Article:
Abstract Background New cholesterol guidelines emphasize 10-year risk of cardiovascular disease (CVD) to identify adults eligible for statin therapy as primary prevention. Whether these CVD risk thresholds should be individualized by age and sex has not been explored. Objectives This study evaluated the potential impact of incorporating age- and sex-specific CVD risk thresholds into current cholesterol guidelines. Methods Using data from the Framingham Offspring Study, this study assessed current treatment recommendations among age- and sex-specific groups in 3,685 participants free of CVD. Then, it evaluated how varying age- and sex-specific 10-year CVD risk thresholds for statin treatment affect the sensitivity and specificity for incident 10-year CVD events. Results Basing statin therapy recommendations on a 10-year fixed risk threshold of 7.5% results in lower statin consideration among women than men (63% vs. 33%; p < 0.0001), yet most of the study participants who were 66 to 75 years of age were recommended for statin treatment (90.3%). The fixed 7.5% threshold had relatively low sensitivity for capturing 10-year events in younger women and men (40 to 55 years of age). Sensitivity of the recommendations was substantially improved when the treatment threshold was reduced to 5% in participants who were 40 to 55 years of age. Among older adults (66 to 75 years of age), specificity was poor, but when the treatment threshold was raised to 10% in women and 15% in men, specificity significantly improved, with minimal loss in sensitivity. Conclusions Cholesterol treatment recommendations could be improved by using individualized age- and sex-specific CVD risk thresholds.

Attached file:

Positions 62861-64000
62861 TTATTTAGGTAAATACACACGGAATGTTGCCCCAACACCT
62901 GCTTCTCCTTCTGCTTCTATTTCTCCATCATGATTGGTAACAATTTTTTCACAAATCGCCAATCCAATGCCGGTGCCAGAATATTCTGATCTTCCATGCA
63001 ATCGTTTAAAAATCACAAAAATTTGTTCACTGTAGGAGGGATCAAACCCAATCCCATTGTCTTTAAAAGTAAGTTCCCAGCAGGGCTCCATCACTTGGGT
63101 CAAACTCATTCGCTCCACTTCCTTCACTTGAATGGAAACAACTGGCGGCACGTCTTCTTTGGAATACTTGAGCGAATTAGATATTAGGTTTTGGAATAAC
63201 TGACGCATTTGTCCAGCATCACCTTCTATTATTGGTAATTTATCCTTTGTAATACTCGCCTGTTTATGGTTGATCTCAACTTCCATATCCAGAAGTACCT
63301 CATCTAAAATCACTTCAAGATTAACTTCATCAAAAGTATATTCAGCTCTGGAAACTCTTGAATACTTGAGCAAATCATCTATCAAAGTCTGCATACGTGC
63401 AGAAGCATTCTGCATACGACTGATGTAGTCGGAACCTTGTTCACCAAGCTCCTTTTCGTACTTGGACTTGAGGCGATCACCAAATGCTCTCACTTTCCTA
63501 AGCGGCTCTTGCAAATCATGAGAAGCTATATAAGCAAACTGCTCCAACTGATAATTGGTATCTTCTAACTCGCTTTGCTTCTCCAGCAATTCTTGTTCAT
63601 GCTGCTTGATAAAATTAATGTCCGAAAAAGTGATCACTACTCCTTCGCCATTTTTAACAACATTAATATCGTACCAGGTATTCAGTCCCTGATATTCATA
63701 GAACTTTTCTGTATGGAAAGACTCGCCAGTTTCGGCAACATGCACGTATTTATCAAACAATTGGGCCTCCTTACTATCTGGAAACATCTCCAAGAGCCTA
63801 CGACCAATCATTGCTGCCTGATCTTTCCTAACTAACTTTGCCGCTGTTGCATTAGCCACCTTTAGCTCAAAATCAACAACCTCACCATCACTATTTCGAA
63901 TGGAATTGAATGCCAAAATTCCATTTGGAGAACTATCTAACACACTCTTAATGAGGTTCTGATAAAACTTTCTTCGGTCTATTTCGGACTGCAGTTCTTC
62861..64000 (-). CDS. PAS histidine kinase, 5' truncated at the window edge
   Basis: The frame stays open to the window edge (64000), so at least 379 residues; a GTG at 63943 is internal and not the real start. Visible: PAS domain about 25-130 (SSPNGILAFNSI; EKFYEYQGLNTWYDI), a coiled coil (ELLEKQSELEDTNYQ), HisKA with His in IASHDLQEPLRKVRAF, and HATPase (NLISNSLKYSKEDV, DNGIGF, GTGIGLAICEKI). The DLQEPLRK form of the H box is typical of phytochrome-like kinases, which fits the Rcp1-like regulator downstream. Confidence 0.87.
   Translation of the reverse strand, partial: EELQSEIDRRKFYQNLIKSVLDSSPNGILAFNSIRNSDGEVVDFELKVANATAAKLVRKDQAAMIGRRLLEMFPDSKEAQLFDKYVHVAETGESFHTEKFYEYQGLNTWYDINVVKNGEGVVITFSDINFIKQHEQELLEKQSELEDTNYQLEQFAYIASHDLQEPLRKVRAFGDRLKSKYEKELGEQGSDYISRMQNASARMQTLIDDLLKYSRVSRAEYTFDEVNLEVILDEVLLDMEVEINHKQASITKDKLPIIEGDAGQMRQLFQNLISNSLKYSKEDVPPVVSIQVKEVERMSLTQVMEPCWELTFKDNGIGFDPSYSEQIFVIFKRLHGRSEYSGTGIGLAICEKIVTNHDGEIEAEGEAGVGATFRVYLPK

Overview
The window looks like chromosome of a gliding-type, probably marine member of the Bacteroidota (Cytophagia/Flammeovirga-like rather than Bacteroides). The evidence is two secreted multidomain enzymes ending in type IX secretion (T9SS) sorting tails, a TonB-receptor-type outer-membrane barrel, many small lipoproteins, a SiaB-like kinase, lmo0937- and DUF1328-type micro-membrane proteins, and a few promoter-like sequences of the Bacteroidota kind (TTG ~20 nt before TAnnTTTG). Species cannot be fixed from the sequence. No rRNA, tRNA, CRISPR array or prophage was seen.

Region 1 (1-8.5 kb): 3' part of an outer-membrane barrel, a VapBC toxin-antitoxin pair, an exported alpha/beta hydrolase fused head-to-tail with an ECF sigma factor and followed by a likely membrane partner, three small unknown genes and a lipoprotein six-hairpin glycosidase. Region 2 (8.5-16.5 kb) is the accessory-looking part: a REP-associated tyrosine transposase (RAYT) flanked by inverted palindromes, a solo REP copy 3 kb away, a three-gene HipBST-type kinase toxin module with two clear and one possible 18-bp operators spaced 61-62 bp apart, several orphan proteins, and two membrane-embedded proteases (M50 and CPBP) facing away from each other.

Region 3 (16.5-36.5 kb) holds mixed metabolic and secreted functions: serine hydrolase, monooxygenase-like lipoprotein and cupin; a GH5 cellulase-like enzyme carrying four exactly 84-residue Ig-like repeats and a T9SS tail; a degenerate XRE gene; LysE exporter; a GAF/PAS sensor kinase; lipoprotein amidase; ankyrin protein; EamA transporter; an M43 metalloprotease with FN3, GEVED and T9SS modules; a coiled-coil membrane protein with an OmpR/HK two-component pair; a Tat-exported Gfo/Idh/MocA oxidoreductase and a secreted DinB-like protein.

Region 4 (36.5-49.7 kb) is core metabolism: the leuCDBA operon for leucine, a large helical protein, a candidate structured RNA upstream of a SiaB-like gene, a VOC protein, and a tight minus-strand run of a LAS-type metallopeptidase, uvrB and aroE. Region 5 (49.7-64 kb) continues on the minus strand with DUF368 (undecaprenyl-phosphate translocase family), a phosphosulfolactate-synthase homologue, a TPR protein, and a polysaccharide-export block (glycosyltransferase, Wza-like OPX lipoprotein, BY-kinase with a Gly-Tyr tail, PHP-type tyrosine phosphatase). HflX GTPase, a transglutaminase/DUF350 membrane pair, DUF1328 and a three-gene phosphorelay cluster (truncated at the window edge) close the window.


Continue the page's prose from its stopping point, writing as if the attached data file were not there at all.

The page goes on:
- cardiovascular disease
- cholesterol treatment
ASJC Scopus subject areas
- Cardiology and Cardiovascular Medicine